In the latest issue of YES! David Korten discusses his newly revised book, Agenda for a New Economy: From Phantom Wealth to Real Wealth. In response to a question regarding the housing bubble—“Four to six trillion dollars of value went away when the bubble popped. But what does that actually mean in terms of housing?—Korten replies:
It means absolutely nothing in terms of houses. That’s the part of understanding the difference between phantom wealth and real wealth. It was a financial bubble, and the most extraordinary thing is how few economists and economic policy makers seem to have had any recognition of the distinction. An increase in real housing value would, for instance, provide more comfortable shelter. The simple inflation of housing prices changed nothing except increasing the financial claims of those who held title to those houses.
Later, Korten recognizes that this idea—the idea of something’s worth actually corresponding to something of value that that thing provides—is not unique to him. It’s just that the opposition to such thoughts has been so systematically ingrained in people (as an example, the interviewer asks ealier: “What about the stock market? That’s widely accepted by Americans as an index of economic health”*) that most doubt their own instincts as to how things really should work. Or, as Korten puts it:
Most psychologically healthy people recognize the truth, because I believe the true moral values are innate in our mature human nature. Yet the power of the perverse cultural manipulation in our society is so strong that it causes people to doubt that which they know in their heart to be true.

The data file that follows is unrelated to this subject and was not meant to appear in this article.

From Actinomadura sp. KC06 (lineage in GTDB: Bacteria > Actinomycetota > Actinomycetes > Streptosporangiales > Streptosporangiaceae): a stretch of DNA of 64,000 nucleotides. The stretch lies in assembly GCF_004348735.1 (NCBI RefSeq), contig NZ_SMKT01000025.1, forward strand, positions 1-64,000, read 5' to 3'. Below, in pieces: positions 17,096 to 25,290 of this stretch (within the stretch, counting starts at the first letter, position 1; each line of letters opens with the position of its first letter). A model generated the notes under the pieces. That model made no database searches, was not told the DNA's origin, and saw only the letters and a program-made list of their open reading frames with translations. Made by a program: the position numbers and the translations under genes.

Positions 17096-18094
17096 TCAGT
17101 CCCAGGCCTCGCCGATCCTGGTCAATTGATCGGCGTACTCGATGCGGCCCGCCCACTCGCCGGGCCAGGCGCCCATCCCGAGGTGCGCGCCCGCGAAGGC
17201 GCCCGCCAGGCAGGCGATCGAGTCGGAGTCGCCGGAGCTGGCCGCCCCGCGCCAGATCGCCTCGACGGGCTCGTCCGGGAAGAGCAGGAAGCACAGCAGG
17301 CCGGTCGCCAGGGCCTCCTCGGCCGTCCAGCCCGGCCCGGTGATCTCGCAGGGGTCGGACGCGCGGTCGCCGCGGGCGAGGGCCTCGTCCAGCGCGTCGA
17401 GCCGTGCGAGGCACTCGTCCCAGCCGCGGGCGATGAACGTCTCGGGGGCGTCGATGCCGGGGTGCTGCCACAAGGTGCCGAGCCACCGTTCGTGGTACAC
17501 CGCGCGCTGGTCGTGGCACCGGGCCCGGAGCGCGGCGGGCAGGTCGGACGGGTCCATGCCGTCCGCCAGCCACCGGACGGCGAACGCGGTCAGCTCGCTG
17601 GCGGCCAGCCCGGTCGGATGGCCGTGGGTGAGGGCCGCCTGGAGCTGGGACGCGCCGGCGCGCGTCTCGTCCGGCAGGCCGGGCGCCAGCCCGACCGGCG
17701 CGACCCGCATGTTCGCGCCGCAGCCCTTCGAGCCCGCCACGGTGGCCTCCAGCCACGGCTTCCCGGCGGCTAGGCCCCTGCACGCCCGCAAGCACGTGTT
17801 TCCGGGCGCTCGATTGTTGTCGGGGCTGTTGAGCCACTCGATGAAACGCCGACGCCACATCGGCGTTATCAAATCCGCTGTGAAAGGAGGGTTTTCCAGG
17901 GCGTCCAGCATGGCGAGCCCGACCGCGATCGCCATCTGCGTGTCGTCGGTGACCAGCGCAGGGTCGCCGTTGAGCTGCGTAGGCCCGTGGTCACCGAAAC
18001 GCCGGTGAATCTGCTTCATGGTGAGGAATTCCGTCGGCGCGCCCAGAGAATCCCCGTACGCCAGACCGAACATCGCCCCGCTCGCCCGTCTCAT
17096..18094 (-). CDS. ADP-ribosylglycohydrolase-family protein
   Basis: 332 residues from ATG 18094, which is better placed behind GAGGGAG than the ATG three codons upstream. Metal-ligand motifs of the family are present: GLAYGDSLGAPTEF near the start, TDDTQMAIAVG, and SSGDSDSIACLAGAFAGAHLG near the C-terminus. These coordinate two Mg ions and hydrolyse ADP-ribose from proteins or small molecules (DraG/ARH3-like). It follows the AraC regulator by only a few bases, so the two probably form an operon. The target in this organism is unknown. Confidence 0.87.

Korten sees the glorifying of the seven deadly sins in capitalist culture as that “perverse cultural manipulation.”
[I]t’s turning the whole moral framework on its head and convincing us that somehow the pursuit of the seven deadly sins is really good for society and helps us build wealth and happiness. It’s the most incredible moral perversion and the fact that this is not widely recognized is sort of like “oh my goodness.”
*Korten’s answer to this question is probably my favorite part of the interview: “Well, the fact that the total value of stock market assets can go up and down by trillions of dollars day by day is a pretty powerful indicator that it has no relationship to any underlying real value.” Exactly.
Source: YES! (interview only available in print edition; an excerpt from the revised edition of Agenda for a New Economy is available online.)